A Journey to Use Artificial Intelligence for the Common Good
Inspired by his grandfather, who was an electrical engineer, Wenyi “Howard” Gao ‘17 has a dream to pursue a career in artificial intelligence, making driving safer and accessible for all, including people with disabilities.
He came to USF from Shenzhen, China, because the university offered the 3+2 Physics and Engineering dual degree program that supported his education and career goals. Despite the distance, his family backed his decision to study abroad, recognizing USF’s reputation for openness to international students and diversity in its student body.
“In China, oftentimes the college you enter is based on one exam and how well you do on that exam,” he said. “There’s hardly any consideration of GPA or extracurricular activities. My family was always supportive of me going abroad, having recognized that America has an education system that takes the whole person into account.”
The 3+2 Physics and Engineering Program is designed for undergraduate students to obtain a dual degree by attending USF for three years and the University of Southern California for two additional years. After successfully completing both programs’ requirements, students are awarded a bachelor of science degree in physics from the University of San Francisco and a bachelor of science in engineering from USC. Given the time constraints and coursework requirement, the program is challenging.
“While I see myself as a physicist, I want to go into engineering because it’s practical — it takes my knowledge of physics one step further,” said Gao. “There are more things I can do and create from an understanding of both.”
Physics is Teamwork
Completing the upper division Physics Lab with Professor Seth Foreman was what Gao considered his greatest achievement at USF because it required a mastery of complex topics such as atomic and nuclear physics.
“Physics is rigorous,” said Gao. “The experience of being a student has enlightened me on how much work and thought goes into proper research, especially within the experimental sciences.”
Despite being far away from home, Gao found a support system at USF with his classmates and professors, whom he calls his friends and mentors. They helped him navigate the challenges of being in a new environment with a rigorous major.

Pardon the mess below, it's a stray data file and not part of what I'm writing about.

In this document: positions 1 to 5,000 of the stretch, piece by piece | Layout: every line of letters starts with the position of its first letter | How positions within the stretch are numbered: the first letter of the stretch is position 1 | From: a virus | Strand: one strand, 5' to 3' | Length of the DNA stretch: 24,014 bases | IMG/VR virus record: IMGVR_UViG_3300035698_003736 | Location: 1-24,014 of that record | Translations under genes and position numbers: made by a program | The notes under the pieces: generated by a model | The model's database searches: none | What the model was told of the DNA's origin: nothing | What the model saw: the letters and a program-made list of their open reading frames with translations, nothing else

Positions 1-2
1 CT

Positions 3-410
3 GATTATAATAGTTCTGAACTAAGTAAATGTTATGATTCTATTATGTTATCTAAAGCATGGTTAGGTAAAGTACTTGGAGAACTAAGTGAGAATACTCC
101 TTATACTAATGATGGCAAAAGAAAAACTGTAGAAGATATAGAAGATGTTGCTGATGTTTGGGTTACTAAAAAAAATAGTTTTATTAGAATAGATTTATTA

“My friends and I always said that physics is teamwork,” he said. “We were a small group of students, and we relied on and watched out for one another. If we needed help, we didn’t hesitate to ask for it. And when someone needed help, we were there for them. I couldn’t have done it alone.”
As a student, Gao felt his success was a priority to his professors. Small class sizes and low ratios of students to advisors made it easy for students to attend faculty office hours and advising sessions.
Having now moved on from USF, Gao attributes his success in the program to the university community, saying that without their support, “I wouldn’t have been able to thrive in taking on the rigors of physics coursework — especially atomic and nuclear physics.”
A New Journey
Beyond physics at USF, Gao attributes much of his personal growth to what he learned through the university’s core curriculum, particularly his ethics courses.
“Immanuel Kant and his view on ethics really stuck with me. I want to make decisions that are for the greater good of all people,” he said.
Gao is now completing his second degree at USC in computer science engineering. He plans to carry the Jesuit mission with him as he pursues a career in artificial intelligence that serves others.
“If I have the option to generate more happiness in the world,” he said, “why not do it?”